Whitehall Credit Union is a member-owned, not-for-profit organization. This means two things to you. First, as a member you are an owner with voting rights, not just one of a million customers. Second, because we are not for profit but for service, you will have the profits paid back to you in the form of lower costs for services, lower interest rates on loans, and higher dividends on savings.
The Whitehall Credit Union was founded in 1956 by employees of the Whitehall School system. The Manager from 1956 until 1986 was Bill Shipe, a teacher of Industrial Arts at the High School. The Credit Union started as a Federally Chartered Credit Union with Federal Insurance. In 1976, the Credit Union outgrew their location in the converted high school janitor’s closet and manager’s car trunk and was ready for their own facility. The Federal regulators turned down the Credit Union's request, so the Board of Directors of the Credit Union decided to seek a State Charter. The Credit Union voted to change to a State Charter in 1976. It was then that the Board received the OK to move into the converted Shell gas station at 549 S. Yearling Rd. As Bill Shipe retired in 1986, Bob Hughes was hired to manage the Credit Union. He left in 1989 to manage another Credit Union and Jeff Gardner was hired to continue the position of manager. The Credit Union continued to grow and add services, to the point in 1996 that the Board decided to seek a new location and build a new building. We moved into our current home at 5025 E. Main St. in 1998. It is pictured on our home page.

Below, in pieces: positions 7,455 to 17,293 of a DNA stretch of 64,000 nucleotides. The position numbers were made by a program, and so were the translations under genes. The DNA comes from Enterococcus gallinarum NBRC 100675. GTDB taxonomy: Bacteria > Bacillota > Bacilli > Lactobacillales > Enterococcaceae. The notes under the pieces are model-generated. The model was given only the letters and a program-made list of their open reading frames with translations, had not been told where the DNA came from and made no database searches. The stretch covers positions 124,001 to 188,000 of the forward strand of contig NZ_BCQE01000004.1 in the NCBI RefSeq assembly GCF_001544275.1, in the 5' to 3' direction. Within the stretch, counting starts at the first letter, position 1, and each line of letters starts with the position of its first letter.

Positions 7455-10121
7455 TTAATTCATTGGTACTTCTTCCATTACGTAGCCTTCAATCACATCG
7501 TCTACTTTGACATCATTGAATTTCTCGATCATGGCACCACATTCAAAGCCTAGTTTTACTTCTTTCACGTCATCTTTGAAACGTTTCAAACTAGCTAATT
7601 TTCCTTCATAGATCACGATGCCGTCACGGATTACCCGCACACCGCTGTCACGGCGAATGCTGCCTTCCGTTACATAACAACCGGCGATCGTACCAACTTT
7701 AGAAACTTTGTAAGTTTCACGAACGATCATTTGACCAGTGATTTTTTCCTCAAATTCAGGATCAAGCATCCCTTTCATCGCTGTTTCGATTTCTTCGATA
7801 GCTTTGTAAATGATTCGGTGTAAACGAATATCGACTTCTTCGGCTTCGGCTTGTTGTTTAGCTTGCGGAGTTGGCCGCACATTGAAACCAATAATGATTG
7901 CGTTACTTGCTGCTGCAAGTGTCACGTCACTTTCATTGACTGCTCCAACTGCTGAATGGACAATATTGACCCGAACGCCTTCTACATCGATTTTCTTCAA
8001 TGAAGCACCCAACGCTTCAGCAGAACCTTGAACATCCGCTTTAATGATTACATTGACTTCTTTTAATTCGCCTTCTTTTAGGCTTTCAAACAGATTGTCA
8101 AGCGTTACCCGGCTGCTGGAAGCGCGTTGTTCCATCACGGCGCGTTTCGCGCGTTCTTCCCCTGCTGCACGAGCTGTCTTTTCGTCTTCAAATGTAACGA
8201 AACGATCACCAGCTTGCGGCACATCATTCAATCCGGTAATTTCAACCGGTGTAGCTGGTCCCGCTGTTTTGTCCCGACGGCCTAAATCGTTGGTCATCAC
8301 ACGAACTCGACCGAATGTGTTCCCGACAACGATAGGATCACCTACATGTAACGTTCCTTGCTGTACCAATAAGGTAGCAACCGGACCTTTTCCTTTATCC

Credit unions primarily engage in consumer loans and residential real estate lending to their members. Credit union performance is at a historically high level. Currently, credit union capital nationwide is 10.28% and the equity ratio of the federal insurance fund, the National Credit Union Share Insurance Fund (NCUSIF), has operated above 1.25% for 11 consecutive years.
Whitehall Credit Union was originally chartered under federal law. However, in 1976 the Credit Union changed to a State Charter. We are regulated by both the State of Ohio and by the National Credit Union Administration (NCUA), an independent agency of the U.S. Government. NCUA's three board members are nominated by the President and confirmed by the Senate.
State chartered credit unions are regulated by their state credit union department. NCUA administers the federal insurance fund, NCUSIF, which covers all federal credit unions, and most state chartered credit unions. No taxpayer money is used for regulating and overseeing this credit union. All activities of NCUA and the NCUSIF are funded by credit unions.